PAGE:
There are few more disconcerting feelings than being stranded on one of Australia’s most punishing outback tracks, gazing forlornly at a tell-tale trail of hot hydraulic fluid stretching behind you. But that’s precisely the predicament in which my wife and I, and our near-new Range Rover, found ourselves.
It was a warm June day in the far north Kimberley region of Western Australia, many hard and corrugated miles along the road to Kalumburu. A lot of bad things can happen in such unforgiving and remote country. And they usually do.
I’d recently been seduced by the sheer presence of the full-fat TDV8 Range Rover, its massive torque and supple ride. So my wife and I decided to take our new pride and joy to the Kimberley from our home in Perth, despite my nervousness about subjecting our beloved Range Rover to some of the worst roads in Australia on those silly 20-inch wheels.
We drove the 1500-mile coast road up to Broome, where we picked up a hired 1.5-ton camper trailer, then met friends a further 450 miles east at the breath-taking Bungle Bungle range.
Then it was on to the notorious Gibb River Road, a 400-mile stretch of unmade highway built to transport stock from million-acre cattle properties to the export ports in the west and the north-east.
Despite its reputation, most of the Gibb River Road is a doddle, as long as you take it slow. It wasn’t till we turned north, up the road to the Mitchell Falls, that things began to turn pear-shaped. The corrugations on this road were evil: 60cm apart and spaced perfectly to make travel at any speed both violent and potentially dangerous. And the Mitchell Falls track was even worse. Finally, a radio call from our friends travelling behind us signalled the end of our holiday: ‘Mate, you’re dropping some kind of fluid all over the track.’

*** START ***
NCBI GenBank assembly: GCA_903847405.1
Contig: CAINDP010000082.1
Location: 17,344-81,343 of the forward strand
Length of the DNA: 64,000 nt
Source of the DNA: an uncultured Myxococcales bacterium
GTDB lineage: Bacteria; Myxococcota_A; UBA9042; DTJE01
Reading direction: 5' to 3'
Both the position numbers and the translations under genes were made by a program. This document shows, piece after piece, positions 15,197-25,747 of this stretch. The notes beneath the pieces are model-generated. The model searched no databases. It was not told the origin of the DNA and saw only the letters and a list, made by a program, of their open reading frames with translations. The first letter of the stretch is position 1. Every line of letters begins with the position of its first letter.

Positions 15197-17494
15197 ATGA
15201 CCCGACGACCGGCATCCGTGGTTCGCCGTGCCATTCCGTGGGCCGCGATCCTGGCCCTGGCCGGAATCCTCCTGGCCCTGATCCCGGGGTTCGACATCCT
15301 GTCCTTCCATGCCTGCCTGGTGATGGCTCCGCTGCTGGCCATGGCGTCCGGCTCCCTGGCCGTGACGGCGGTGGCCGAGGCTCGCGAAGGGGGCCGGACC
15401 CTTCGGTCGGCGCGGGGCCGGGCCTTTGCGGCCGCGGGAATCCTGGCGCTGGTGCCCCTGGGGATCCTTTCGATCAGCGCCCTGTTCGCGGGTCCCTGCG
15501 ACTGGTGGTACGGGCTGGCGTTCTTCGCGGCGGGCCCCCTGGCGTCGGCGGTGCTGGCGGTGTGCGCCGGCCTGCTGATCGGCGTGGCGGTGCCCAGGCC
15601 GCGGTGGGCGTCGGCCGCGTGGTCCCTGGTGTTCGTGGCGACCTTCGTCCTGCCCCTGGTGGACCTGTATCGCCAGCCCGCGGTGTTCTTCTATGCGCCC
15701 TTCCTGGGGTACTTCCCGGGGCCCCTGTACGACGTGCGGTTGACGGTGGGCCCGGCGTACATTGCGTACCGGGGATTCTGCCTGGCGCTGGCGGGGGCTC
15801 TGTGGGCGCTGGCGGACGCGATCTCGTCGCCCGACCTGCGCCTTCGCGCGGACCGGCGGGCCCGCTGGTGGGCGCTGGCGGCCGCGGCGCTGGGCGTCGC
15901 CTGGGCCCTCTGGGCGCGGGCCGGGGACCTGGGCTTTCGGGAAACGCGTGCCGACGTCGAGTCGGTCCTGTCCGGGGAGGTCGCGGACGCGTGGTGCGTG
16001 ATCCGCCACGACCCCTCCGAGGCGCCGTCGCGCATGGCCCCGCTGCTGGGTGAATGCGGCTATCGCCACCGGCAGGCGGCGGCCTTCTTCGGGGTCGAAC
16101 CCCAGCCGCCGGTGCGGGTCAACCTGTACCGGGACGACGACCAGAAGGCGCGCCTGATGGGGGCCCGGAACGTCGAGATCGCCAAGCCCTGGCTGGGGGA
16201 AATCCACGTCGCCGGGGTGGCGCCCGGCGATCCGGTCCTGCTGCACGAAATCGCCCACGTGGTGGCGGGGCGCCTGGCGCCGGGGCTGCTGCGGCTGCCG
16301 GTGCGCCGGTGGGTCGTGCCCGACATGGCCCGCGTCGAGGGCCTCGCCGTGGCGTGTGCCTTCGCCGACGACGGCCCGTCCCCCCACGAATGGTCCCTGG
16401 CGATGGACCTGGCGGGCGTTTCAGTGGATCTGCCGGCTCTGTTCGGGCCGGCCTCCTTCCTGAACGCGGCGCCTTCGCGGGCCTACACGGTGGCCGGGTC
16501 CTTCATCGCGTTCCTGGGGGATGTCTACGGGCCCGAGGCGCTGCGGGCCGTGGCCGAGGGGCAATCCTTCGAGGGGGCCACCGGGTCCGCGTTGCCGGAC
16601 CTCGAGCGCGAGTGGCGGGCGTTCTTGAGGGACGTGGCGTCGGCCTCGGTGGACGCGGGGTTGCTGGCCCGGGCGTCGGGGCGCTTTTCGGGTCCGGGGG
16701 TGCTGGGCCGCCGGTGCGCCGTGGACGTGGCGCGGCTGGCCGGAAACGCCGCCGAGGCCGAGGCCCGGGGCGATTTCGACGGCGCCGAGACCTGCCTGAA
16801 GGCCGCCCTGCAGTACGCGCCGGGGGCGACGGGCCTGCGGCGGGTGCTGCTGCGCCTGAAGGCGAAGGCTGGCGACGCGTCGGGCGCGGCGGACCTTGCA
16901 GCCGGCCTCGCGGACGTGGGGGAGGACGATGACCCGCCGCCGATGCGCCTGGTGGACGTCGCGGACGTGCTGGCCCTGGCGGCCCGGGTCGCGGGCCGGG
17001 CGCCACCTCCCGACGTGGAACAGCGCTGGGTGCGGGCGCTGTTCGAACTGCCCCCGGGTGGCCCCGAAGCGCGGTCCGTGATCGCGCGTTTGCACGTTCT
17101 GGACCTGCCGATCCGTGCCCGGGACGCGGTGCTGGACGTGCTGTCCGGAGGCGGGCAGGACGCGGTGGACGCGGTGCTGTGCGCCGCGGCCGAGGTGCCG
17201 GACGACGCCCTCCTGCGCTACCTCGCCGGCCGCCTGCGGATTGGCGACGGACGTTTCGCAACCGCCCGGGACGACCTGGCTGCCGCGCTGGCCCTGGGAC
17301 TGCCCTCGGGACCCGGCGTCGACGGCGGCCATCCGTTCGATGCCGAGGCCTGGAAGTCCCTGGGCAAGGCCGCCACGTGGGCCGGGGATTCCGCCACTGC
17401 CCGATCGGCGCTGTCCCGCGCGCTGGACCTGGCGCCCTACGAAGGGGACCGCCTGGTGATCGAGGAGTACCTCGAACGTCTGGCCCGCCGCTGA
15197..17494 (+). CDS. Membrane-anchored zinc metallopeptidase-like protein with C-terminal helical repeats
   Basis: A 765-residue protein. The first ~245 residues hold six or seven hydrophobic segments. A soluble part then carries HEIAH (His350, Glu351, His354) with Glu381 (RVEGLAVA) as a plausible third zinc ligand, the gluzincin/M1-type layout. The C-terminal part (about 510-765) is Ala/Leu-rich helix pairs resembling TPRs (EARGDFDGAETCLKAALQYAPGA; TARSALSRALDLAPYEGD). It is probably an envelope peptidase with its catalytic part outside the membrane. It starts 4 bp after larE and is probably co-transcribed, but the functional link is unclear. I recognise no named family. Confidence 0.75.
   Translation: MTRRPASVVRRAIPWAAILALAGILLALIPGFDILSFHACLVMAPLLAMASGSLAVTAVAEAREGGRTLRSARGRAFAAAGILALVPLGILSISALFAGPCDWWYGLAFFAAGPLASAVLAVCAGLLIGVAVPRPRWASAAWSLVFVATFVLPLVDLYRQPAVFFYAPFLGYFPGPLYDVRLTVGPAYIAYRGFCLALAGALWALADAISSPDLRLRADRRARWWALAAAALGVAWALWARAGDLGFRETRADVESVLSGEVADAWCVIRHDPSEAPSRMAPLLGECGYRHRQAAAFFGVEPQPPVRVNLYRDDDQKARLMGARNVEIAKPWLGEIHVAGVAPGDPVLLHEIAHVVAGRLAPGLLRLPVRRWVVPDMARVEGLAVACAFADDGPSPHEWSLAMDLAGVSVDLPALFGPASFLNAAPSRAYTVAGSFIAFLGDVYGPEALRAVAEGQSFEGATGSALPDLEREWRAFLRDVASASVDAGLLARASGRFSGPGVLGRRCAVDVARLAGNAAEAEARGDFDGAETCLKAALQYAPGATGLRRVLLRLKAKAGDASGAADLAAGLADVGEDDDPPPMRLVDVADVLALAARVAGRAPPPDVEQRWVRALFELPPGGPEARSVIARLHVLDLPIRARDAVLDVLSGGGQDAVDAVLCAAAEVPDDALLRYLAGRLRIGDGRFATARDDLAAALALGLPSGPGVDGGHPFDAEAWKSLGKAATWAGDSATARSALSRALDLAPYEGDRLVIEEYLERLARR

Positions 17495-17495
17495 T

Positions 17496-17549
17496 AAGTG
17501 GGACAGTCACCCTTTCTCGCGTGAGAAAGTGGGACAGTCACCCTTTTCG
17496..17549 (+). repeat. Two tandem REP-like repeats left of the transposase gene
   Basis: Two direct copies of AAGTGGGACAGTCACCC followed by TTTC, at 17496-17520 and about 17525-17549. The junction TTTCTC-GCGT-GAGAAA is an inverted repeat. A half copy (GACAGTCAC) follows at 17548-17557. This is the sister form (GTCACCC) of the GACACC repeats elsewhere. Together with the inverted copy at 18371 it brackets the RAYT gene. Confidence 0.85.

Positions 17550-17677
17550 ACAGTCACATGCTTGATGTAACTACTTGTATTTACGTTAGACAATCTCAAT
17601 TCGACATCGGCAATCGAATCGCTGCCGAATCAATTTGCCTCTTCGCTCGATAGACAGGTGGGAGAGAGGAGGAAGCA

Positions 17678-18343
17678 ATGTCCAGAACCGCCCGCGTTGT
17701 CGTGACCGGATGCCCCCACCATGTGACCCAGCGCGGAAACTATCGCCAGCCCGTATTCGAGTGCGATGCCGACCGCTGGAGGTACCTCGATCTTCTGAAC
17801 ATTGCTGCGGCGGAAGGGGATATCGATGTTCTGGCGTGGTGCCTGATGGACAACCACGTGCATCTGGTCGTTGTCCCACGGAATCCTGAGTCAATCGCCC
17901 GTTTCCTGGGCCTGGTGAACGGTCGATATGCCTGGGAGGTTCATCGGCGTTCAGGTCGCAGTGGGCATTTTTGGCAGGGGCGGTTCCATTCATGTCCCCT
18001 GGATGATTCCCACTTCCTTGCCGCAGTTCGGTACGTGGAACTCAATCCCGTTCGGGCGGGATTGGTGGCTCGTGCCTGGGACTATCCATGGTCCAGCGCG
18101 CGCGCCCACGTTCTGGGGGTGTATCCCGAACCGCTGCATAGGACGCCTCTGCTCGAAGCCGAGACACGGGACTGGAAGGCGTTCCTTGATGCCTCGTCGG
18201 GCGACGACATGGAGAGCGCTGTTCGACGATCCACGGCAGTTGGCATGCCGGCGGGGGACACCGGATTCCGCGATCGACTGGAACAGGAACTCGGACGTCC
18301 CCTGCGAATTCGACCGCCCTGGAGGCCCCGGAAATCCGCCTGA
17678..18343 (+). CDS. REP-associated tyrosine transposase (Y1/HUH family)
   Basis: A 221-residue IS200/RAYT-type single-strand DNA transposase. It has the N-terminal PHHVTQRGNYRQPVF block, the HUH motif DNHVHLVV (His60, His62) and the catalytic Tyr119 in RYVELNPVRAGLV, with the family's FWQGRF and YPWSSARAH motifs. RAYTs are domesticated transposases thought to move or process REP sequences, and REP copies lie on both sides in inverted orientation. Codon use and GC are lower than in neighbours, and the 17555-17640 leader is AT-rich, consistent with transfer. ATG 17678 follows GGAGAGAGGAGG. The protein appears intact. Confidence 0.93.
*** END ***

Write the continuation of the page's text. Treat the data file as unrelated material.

My cautious driving had caused the right rear shock absorber to overheat and blow its seals.
I learned later that 15-20mph can be the ‘speed of death’ for dampers on corrugations – fast enough to generate heat, but too slow to keep them cool. In fact it turned out that dozens of cars of all makes had suffered broken springs, blown shocks and busted axles on this road.
There followed several anxious days of satellite phone calls to Land Rover’s Roadside Assist people on the other side of the country. And, I have to say, they were magnificent. In one of the most difficult, expensive and remote recovery operations they’d ever mounted, Land Rover organised (and paid for) a tilt-tray truck to come to Kununurra, collect our Range Rover, take it to Broome, then return and collect our camper trailer – a round trip of nearly 2500 miles.
It got better. LRA even paid for the charter of a Cessna to fly my wife and me to Broome, all of our accommodation, jet tickets back to Perth and a truck to bring our car home for repairs.
If they don’t use me in their marketing, they must be crazy!